…yes, yes, I know. ” La Tartine Gourmande: recipes for an inspired life ” has been published more than a year ago, and Bea Peltre doesn’t need any introduction either.
It’s just that I liked the book, and I felt the need to talk about it here, I suppose.
What attracted me the most about Bea’s book, I must admit, was the cover. ” never judge a book from the cover ” is a saying that, apparently, doesn’t apply to this book: it really is worth its price just for that pretty quail eggs photo, I think.
But, even more so, for the truly inspiring recipes: if you’re scared of spicing up a bit your dishes, if you feel dubious when it comes to ginger and lemongrass, then maybe – or maybe not – this is not the right book for you.
But I like to experiment: you may have noticed, if you’ve read some of my previous posts, that I like to add a teaspoon of this and a dash of that to give a little twist to dishes and treats well known; not always my relatives receive these concoctions without that doubtful expression that says: ” have you done it again? Have you messed up with a beloved classic? “. But, you know what?, I’m lucky: they always try the things I create, even when they have ” that ” expression. And more often than not, they like them too. In a way, they’re lucky too, having the possibility to try and find new favourites. Isn’t this the beauty of taking a leap of faith, However small?
If you like to cook, you’ll probably know this sensation.
And possibly Bea knows it too.
So far, I prepared only a few recipes from the book, and stole many good tips and ideas ( delicious little tartlets the thickness of a biscuit, with thin slices of honeyed fruit on top? Clever! ); but, I think I’ve bookmarked every single page of the book: the gorgonzola and pear risotto, the Jerusalem Artichoke soup with truffled oil, the honey and lemon chicken with zebra tomatoes… Ad of course, everything chocolate in the book. As imaginable, the few recipes I’ve already tested do involve chocolate, for the most part. Predictable girl.
…and in fact, even if here is so damn hot that, with an IPad on my knees, I really do think I’m going to melt soon, it’s a chocolate cake the recipe from this book I want to share with you: a chocolate and plum cake, to be exact. I’ve given it a bit of a twist adding more chocolate ( of course! ) for moisture, but not much more than that. And it really does keep its promises: it’s moist and fudgy, and the plums add just the right amount of fruity tanginess to the bittersweet of the chocolate.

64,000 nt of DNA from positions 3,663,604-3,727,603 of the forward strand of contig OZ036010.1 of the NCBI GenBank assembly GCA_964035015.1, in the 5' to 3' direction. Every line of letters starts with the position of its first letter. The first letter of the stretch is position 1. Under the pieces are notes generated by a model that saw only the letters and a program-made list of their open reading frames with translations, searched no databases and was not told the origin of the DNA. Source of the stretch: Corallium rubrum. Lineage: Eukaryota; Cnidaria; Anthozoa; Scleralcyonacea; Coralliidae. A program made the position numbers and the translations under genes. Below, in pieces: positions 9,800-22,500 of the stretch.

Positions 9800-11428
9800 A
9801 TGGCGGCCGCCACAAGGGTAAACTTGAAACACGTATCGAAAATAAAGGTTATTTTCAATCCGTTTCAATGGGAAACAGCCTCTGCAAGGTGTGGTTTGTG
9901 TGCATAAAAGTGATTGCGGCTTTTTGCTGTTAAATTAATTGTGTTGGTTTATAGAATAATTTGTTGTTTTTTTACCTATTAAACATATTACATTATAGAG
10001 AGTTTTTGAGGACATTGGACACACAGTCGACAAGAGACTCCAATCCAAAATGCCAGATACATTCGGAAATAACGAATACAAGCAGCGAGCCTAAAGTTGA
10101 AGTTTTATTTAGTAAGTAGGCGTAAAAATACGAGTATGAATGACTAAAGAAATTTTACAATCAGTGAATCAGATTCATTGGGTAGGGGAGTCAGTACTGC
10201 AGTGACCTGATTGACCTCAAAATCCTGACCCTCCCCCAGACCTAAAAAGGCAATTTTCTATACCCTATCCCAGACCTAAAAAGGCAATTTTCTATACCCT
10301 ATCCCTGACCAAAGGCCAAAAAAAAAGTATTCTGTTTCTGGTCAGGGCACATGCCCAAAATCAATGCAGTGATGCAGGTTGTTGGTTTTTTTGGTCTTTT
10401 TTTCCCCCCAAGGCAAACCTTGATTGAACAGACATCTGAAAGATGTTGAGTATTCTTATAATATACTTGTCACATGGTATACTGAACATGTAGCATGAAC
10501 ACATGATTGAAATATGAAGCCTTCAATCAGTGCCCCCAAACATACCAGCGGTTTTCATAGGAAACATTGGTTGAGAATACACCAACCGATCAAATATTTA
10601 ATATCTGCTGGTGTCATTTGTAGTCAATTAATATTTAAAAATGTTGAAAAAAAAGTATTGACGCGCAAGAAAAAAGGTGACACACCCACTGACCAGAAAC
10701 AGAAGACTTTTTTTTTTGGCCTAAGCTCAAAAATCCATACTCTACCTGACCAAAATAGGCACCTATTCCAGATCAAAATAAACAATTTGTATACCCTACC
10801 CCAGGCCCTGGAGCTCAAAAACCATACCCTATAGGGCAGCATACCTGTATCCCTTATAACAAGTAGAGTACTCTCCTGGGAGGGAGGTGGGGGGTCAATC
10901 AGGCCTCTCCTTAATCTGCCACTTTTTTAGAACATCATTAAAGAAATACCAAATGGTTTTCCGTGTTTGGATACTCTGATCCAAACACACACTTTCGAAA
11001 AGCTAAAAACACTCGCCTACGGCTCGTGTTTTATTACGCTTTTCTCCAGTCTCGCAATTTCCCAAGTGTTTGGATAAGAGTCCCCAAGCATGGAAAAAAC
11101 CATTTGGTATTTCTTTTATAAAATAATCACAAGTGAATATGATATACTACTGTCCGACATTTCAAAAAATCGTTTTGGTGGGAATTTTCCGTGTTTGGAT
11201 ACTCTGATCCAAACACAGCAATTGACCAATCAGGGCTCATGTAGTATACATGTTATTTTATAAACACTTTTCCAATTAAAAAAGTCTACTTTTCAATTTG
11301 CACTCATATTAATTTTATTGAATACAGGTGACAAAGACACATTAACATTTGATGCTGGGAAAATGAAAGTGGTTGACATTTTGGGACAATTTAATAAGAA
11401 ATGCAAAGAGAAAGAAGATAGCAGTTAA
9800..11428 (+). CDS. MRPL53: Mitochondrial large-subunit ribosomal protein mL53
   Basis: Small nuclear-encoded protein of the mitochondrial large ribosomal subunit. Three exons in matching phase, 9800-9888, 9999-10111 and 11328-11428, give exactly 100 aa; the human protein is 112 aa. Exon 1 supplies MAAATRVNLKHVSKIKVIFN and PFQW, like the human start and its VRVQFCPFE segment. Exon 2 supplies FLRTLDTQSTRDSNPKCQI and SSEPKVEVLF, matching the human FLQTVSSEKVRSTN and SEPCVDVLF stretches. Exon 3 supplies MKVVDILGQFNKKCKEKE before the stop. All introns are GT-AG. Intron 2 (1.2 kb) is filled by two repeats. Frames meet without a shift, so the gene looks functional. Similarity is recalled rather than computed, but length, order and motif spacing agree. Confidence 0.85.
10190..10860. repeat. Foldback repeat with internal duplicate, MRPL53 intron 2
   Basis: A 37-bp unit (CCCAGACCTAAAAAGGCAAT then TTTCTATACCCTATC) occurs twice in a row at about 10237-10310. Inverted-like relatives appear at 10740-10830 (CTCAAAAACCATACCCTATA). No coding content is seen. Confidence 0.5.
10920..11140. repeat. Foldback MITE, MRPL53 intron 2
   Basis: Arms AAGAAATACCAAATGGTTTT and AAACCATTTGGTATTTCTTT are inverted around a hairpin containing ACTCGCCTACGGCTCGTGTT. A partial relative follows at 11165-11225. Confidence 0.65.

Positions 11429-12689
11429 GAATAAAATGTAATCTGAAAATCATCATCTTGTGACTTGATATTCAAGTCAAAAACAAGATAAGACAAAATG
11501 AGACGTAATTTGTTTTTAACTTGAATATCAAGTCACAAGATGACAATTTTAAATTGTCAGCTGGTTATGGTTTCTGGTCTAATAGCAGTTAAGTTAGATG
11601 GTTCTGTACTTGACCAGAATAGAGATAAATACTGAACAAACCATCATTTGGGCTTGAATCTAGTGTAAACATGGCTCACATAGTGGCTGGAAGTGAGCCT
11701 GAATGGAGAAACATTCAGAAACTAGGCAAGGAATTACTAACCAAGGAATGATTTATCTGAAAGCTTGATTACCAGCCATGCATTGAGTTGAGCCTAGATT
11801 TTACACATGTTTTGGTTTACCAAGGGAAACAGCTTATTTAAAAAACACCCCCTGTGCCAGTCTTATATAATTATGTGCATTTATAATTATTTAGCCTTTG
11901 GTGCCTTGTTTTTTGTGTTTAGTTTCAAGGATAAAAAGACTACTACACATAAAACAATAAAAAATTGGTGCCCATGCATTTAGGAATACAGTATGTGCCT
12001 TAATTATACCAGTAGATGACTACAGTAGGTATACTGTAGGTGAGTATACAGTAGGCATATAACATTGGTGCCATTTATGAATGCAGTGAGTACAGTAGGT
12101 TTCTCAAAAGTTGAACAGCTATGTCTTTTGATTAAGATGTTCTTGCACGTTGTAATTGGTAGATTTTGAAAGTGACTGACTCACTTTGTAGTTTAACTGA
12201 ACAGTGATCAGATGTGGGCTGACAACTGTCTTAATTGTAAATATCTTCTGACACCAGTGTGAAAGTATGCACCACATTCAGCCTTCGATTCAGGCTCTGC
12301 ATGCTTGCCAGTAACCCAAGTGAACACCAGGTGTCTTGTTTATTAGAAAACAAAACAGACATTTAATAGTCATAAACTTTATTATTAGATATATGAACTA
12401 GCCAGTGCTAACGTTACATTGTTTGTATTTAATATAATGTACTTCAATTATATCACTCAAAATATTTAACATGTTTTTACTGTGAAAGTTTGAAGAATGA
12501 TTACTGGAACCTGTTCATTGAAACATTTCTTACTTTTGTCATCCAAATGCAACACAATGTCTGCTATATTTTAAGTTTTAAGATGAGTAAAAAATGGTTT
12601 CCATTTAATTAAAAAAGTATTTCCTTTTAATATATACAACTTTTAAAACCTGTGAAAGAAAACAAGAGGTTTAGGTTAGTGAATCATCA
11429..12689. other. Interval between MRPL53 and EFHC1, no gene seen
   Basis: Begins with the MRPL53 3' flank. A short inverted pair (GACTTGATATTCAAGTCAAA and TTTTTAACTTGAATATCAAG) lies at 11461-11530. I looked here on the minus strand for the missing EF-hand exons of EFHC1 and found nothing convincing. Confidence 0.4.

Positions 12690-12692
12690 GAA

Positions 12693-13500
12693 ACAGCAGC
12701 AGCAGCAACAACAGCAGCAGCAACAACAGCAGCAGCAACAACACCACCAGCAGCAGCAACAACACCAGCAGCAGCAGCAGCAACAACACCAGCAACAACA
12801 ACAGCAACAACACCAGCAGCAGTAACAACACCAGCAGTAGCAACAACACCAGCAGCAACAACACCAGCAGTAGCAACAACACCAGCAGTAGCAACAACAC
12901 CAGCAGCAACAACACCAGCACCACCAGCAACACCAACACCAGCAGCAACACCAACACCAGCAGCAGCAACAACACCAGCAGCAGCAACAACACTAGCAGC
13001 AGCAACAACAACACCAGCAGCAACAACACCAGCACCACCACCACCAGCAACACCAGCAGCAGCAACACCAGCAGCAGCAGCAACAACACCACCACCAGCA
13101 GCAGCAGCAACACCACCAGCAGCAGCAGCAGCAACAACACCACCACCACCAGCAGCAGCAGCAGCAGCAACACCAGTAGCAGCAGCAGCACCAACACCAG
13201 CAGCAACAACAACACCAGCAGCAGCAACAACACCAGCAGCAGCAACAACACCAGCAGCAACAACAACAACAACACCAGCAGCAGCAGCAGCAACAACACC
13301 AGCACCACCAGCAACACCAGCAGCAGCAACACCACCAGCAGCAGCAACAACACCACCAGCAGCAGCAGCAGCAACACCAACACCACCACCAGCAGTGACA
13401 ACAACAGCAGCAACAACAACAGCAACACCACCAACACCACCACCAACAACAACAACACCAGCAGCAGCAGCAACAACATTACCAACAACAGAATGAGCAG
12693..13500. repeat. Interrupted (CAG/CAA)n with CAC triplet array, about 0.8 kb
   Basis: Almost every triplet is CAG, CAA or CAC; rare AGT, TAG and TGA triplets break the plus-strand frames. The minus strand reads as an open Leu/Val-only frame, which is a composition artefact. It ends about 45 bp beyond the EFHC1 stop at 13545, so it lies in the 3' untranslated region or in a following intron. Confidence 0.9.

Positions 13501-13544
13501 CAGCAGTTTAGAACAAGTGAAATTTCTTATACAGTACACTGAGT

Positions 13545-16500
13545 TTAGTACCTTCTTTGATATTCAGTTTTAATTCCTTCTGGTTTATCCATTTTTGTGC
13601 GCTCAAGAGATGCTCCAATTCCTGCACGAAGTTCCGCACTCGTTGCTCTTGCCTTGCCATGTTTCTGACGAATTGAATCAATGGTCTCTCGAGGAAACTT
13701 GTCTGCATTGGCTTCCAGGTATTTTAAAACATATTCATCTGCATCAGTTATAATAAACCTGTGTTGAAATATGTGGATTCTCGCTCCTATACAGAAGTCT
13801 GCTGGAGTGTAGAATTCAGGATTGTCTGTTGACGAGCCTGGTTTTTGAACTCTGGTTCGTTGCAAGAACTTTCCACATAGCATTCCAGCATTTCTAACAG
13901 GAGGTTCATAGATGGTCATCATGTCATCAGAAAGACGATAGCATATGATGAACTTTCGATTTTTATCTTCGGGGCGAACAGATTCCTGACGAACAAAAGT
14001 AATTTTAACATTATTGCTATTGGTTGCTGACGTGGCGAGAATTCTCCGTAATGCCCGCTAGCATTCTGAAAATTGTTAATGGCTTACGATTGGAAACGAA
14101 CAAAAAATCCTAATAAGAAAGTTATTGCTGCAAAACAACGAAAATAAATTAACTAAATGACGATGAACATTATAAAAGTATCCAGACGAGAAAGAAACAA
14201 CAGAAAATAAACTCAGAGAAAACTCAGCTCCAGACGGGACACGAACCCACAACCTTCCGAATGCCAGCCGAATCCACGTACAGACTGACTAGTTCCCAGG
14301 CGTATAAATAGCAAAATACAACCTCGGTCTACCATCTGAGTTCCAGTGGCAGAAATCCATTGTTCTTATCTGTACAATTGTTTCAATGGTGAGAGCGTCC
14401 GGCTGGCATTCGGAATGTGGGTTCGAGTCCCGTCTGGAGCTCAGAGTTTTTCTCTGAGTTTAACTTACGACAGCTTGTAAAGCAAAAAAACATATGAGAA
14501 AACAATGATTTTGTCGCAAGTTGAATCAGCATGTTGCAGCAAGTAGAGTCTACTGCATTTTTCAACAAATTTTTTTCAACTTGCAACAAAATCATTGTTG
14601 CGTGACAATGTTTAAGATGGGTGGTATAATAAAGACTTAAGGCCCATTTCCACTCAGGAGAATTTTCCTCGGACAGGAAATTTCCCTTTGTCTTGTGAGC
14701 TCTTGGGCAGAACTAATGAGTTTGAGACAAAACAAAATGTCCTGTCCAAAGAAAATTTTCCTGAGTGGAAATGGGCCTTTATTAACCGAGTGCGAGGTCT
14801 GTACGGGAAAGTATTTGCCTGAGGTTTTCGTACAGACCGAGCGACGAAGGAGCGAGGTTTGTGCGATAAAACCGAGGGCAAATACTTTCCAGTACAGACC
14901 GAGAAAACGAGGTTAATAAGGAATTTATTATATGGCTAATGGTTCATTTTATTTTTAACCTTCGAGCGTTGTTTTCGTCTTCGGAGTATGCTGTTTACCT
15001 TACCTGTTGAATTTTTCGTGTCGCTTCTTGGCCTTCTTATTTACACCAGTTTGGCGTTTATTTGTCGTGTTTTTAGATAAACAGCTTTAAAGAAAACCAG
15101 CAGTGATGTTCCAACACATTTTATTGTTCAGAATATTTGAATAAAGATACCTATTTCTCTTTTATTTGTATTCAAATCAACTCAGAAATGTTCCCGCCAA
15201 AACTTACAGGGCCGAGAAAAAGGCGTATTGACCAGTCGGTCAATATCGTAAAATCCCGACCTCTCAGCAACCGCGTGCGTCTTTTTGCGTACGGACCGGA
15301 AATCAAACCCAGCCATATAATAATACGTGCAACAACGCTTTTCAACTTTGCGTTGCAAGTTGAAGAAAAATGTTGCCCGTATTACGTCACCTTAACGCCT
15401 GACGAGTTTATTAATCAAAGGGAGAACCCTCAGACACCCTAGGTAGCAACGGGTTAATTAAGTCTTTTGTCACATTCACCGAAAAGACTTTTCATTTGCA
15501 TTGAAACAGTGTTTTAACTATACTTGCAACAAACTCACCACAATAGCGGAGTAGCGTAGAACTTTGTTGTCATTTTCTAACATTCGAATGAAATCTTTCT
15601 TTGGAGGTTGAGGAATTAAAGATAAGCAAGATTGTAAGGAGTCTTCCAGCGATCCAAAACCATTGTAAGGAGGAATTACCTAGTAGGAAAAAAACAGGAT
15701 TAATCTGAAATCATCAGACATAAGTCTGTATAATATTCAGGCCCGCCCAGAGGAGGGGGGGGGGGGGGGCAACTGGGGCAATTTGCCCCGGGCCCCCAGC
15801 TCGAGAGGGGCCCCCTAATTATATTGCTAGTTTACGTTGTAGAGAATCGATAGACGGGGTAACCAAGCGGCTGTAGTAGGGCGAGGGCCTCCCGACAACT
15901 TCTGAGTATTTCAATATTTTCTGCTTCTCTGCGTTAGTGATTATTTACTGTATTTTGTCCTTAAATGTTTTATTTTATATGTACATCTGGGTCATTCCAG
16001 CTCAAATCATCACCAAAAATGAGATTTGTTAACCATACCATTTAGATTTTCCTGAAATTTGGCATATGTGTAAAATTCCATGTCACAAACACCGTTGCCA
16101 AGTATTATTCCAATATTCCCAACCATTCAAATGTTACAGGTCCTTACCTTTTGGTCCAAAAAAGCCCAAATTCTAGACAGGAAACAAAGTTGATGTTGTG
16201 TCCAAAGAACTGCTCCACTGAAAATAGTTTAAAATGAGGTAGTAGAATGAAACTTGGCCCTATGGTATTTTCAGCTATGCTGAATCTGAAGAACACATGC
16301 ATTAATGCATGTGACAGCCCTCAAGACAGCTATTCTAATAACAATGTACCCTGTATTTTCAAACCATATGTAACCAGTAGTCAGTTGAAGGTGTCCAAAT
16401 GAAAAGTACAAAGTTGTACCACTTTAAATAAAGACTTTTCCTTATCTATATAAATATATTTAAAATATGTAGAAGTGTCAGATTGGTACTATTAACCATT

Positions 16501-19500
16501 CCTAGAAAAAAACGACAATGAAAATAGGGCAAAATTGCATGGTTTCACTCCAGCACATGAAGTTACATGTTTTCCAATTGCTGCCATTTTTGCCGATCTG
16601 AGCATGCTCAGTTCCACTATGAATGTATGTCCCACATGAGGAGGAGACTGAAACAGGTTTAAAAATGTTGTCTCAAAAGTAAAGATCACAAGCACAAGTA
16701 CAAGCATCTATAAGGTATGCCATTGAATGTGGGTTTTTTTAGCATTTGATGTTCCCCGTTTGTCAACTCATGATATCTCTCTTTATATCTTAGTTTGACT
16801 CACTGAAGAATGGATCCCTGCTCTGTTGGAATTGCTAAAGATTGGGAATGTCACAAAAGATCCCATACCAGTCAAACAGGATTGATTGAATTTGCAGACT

Try it. Even if it will be not earlier than in the autumn, I will feel pretty much content. It is not the most beautiful cake I have ever baked ( mostly because of the overripe plums, to be honest ) but it is really comforting and gratifying. And is it not these very sensations, what one search from a thing as simple as a cake?
Chocolate and plum almond cake
adapted from Beatrice Peltre’s book ” La Tartine Gourmande: recipes for an inspired life “
- 7 tbs butter, plus 1 for the mould
- 2 plums, potter and sliced
- 1/3 cup natural cane sugar, plus 2 tbs
- 3 oz dark chocolate, finely chopped
- 2/3 cup almond flour
- 1/3 cup flour
- 1 tsp baking powder
- 1 tsp baking soda
- 2 eggs
- 1 tsp vanilla extract
- 1/2 tsp ground cinnamon
Preheat the oven to 350F ( 180 C ). Grease the mould and Line the bottom with a circle of parchment paper; set aside.
In a frying pan, melt a tbs butter with a tbs of sugar and the cinnamon; add the plum slices and cook for 2 minutes or until soft, but not mushy. Set aside to cool.
In a saucepan, pour 1 inch water; then, place a second, smaller saucepan over the first, being careful not to let it touch the water. Place half of the chocolate in the smaller saucepan and put the two stacked saucepans over low heat, stirring often, until the chocolate has melted ( be careful: it will burn easily ). Set aside.
In a bowl, combine the flour, almond flour, baking powder, baking soda, and the other half of the chocolate.
In another bowl, whip the eggs with the sugar until pale and thick; stir in the vanilla and the melted chocolate. Add the dry ingredients to the liquid, and mix gently to combine. Add half of the plums cooking liquid to the batter.
Arrange the plums on the bottom of the pan; then, pour the batter over them. Bake the cake in the oven for 25 minutes, or until a skewer insert ed in the center comes out clean.
Let it cool for 10-15 minutes in the mould before trying to unmoulding. Serve warm.